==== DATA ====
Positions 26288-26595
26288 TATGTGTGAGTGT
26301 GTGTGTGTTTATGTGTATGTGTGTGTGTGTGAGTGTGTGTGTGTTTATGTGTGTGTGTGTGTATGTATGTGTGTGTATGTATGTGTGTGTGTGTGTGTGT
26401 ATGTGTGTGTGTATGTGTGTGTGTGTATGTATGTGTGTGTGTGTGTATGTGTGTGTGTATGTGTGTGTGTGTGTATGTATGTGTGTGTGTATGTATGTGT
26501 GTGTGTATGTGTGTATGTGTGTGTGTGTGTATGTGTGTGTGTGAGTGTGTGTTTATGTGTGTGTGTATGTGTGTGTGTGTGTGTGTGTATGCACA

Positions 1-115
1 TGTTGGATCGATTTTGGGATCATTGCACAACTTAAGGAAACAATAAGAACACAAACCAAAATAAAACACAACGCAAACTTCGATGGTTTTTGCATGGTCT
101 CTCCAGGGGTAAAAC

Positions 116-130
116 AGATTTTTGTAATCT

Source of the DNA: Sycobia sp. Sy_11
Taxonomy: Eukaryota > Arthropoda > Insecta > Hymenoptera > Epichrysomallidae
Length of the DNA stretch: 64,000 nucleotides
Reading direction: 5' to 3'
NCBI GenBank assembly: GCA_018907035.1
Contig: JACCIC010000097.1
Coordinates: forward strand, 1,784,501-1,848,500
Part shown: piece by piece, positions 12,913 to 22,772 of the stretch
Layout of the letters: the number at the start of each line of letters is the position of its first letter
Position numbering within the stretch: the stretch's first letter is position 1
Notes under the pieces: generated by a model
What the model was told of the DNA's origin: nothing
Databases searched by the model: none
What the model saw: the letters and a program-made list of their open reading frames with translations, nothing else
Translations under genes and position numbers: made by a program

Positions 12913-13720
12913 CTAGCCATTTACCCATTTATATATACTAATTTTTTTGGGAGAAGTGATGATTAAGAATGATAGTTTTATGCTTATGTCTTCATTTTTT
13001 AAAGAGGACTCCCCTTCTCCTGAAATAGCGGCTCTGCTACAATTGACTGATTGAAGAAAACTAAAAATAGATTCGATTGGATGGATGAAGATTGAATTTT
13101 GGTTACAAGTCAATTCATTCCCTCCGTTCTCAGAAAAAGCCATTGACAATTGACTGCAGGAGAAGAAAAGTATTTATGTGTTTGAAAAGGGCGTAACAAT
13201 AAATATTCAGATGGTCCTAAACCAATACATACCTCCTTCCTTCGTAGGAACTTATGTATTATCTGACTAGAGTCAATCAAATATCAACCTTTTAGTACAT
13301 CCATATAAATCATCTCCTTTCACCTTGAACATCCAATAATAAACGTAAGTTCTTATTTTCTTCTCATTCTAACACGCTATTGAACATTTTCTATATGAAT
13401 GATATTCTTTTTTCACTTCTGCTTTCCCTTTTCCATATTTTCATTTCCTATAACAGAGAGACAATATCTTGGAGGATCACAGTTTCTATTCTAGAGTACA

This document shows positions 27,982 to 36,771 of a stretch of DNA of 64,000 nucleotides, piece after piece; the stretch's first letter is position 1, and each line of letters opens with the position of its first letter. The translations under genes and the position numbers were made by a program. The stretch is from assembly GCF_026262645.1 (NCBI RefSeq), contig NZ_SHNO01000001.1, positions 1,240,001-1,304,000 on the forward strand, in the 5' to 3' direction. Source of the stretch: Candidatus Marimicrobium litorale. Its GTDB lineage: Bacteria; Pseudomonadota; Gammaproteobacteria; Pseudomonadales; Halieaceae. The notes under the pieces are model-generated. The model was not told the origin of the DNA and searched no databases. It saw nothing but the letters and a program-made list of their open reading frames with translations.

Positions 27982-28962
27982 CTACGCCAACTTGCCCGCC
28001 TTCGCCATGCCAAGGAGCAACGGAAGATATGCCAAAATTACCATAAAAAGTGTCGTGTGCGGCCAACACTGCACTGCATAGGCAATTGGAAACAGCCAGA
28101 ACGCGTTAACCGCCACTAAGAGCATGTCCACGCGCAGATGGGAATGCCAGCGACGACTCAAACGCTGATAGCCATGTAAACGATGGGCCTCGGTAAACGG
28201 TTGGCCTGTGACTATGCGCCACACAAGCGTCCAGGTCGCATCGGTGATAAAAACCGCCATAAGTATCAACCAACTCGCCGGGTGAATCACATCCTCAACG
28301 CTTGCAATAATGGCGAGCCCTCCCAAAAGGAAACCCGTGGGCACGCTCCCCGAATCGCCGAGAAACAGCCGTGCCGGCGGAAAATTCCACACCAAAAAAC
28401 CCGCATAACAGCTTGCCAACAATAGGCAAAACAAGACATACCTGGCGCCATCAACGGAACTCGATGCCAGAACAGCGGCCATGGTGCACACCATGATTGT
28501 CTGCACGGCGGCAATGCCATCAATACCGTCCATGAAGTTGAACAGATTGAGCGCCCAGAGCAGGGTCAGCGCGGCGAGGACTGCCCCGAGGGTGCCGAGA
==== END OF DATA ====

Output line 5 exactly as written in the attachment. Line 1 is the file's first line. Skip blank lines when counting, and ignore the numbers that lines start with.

26501 GTGTGTATGTGTGTATGTGTGTGTGTGTGTATGTGTGTGTGTGAGTGTGTGTTTATGTGTGTGTGTATGTGTGTGTGTGTGTGTGTGTATGCACA